luxcam
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Re: New Sony HDR-CX760V HDR-CX740VE

Post by luxcam » 17 May 2012 19:50

Hi there, so basically if we have the choice should we buy the CX760V in the US rather than the CX740VE in Europe ? is the difference only on the price as I read that also the recording is different 60i vs 50p 60i being better ? but also can you easily post MPEG4 format etc ? or do we have NTSC format on one side and PAL in the other ? ... thanks in advance

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Stephan
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Re: New Sony HDR-CX760V HDR-CX740VE

Post by Stephan » 17 May 2012 23:24

Hi, great question! With no easy answer.

Not just price, the HDR-CX760V has 96GB internal memory vs. 32GB for the HDR-CX740VE. They are all recording the same MPEG4 (AVCHD), the resolution is exactly the same (1920x1080 square pixels), and you are right to say that the only essential recording difference is the allowed frame rates: 50i/25p/50p for the European HDR-CX740VE, 60i/24p/60p for the US HDR-CX760V.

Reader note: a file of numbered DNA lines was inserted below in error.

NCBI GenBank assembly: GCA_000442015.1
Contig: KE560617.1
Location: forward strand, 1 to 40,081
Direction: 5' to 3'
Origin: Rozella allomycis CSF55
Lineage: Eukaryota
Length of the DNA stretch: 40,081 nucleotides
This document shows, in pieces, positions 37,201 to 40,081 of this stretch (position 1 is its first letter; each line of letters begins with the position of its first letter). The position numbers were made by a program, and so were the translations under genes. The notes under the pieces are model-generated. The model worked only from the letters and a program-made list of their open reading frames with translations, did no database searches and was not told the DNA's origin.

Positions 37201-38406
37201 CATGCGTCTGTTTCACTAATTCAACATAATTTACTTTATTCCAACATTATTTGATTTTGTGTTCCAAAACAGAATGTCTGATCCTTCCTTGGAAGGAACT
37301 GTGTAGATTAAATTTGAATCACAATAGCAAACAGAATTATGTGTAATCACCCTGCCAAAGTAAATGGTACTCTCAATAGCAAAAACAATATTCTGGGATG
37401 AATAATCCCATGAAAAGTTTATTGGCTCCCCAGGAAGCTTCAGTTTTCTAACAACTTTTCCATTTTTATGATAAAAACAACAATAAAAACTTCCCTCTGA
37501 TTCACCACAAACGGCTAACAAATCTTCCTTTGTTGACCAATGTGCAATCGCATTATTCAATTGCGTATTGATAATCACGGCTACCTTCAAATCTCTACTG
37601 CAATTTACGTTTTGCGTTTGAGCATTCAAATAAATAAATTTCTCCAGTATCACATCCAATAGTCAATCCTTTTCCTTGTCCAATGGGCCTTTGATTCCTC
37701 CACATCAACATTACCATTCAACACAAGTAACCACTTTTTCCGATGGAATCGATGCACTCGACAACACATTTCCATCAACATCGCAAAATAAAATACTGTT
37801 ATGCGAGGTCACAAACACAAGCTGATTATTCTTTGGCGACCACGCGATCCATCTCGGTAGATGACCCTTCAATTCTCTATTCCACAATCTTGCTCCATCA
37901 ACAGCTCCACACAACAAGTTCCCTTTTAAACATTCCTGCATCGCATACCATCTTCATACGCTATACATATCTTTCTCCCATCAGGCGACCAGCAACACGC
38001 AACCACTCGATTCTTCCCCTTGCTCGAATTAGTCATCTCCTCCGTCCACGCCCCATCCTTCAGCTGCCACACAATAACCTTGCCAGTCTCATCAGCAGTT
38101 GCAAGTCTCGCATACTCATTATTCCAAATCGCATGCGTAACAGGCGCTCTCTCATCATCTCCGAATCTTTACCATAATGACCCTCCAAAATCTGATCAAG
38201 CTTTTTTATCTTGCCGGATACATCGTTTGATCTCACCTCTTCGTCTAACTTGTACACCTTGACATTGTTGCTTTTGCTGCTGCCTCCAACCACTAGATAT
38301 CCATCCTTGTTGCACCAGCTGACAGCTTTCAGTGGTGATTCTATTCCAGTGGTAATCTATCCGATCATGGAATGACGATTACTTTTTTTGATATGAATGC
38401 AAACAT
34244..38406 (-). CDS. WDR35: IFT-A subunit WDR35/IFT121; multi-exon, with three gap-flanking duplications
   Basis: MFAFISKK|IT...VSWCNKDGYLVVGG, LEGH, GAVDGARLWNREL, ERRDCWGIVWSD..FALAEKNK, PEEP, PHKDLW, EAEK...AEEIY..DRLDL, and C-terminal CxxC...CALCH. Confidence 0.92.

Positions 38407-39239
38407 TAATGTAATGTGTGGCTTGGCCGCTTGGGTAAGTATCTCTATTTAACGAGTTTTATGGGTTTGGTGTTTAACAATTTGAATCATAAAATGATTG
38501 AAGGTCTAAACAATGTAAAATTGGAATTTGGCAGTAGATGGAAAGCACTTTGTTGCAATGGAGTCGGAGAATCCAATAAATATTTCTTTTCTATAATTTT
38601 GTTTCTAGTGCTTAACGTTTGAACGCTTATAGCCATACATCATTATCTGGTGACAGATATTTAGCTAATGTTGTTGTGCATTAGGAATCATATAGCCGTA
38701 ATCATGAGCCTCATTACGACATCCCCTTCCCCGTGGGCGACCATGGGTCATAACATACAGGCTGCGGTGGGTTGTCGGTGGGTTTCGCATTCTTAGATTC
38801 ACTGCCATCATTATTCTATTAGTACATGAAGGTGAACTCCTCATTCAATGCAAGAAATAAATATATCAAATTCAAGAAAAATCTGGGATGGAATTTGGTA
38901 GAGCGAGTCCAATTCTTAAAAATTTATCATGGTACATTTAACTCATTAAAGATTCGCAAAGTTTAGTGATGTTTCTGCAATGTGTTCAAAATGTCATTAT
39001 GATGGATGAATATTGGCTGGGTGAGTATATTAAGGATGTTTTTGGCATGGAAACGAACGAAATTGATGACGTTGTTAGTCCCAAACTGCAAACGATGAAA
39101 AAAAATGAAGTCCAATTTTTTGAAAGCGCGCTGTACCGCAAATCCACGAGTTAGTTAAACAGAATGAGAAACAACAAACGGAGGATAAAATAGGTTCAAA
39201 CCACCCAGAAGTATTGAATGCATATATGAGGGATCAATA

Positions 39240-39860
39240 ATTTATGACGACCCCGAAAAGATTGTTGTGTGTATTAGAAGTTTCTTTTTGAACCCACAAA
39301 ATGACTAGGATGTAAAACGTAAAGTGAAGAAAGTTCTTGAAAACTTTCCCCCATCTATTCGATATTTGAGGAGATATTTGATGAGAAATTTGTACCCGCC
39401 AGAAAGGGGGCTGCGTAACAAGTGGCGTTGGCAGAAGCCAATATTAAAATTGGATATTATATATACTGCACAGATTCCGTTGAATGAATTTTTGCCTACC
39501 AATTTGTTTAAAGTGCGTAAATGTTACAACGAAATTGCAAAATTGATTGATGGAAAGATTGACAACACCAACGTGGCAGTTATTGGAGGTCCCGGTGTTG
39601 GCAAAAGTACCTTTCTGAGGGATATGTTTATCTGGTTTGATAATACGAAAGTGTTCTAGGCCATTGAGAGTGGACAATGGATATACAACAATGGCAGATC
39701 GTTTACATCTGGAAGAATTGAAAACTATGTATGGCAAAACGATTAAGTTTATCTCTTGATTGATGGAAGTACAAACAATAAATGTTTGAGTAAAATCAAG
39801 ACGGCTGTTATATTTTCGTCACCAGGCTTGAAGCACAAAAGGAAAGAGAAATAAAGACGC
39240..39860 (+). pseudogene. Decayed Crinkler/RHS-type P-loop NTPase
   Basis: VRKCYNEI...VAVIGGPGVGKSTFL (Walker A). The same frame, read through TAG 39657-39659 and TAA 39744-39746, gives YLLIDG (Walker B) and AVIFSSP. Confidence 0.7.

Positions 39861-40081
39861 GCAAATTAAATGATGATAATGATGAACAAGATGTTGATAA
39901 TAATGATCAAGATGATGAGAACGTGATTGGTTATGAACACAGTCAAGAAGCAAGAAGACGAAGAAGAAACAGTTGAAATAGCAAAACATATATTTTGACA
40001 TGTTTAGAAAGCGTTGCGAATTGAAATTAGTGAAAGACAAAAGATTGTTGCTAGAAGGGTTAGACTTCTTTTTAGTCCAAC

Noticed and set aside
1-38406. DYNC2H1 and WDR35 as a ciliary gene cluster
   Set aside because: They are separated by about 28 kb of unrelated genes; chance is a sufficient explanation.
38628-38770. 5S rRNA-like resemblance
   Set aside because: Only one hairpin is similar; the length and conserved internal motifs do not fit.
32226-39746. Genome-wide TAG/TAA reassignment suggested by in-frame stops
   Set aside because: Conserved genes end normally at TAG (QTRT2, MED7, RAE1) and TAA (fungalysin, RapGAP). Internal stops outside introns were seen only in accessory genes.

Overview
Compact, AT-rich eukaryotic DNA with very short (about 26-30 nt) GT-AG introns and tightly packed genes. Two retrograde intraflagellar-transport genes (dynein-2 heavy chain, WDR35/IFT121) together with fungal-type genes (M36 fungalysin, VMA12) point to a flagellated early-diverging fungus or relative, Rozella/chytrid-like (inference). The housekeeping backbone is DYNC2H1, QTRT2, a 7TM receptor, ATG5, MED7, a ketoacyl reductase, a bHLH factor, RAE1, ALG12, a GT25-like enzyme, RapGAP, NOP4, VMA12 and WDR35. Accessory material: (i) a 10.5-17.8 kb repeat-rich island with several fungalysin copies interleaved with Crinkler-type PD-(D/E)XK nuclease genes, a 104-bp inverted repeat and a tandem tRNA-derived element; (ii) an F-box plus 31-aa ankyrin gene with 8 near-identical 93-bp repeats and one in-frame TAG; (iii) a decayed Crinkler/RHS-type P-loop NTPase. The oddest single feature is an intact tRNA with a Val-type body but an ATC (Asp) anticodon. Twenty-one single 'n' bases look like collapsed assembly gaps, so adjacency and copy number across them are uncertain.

It depends which use you have of the camcorder (outdoors / indoors / artificial lighting), what's your target distribution medium (DVD / blu-ray / internet):
- For Internet distribution, a US camcorder is absolutely best because shooting 60i (59.94Hz) almost perfectly matches the default refresh rate of 60Hz for computer monitors. Said differently, you will only achieve smooth motion video on the Internet if you shoot 60i, not 50i.
- But if you shoot indoors with artificial lighting, you need to pay attention to the frequency of the power lines because some neon lights will flicker at the same frequency as the power line, and if your camcorder doesn't match, you're in big trouble. I may be wrong but it doesn't seem to happen so often - but as the world is in the process of replacing incandescent lights (which do NOT suffer flicker) with low-power bulbs (which MAY), I don't know.

So in short:
- If you have a choice, you shoot outdoors, and your target is the Internet, then get a US 60i.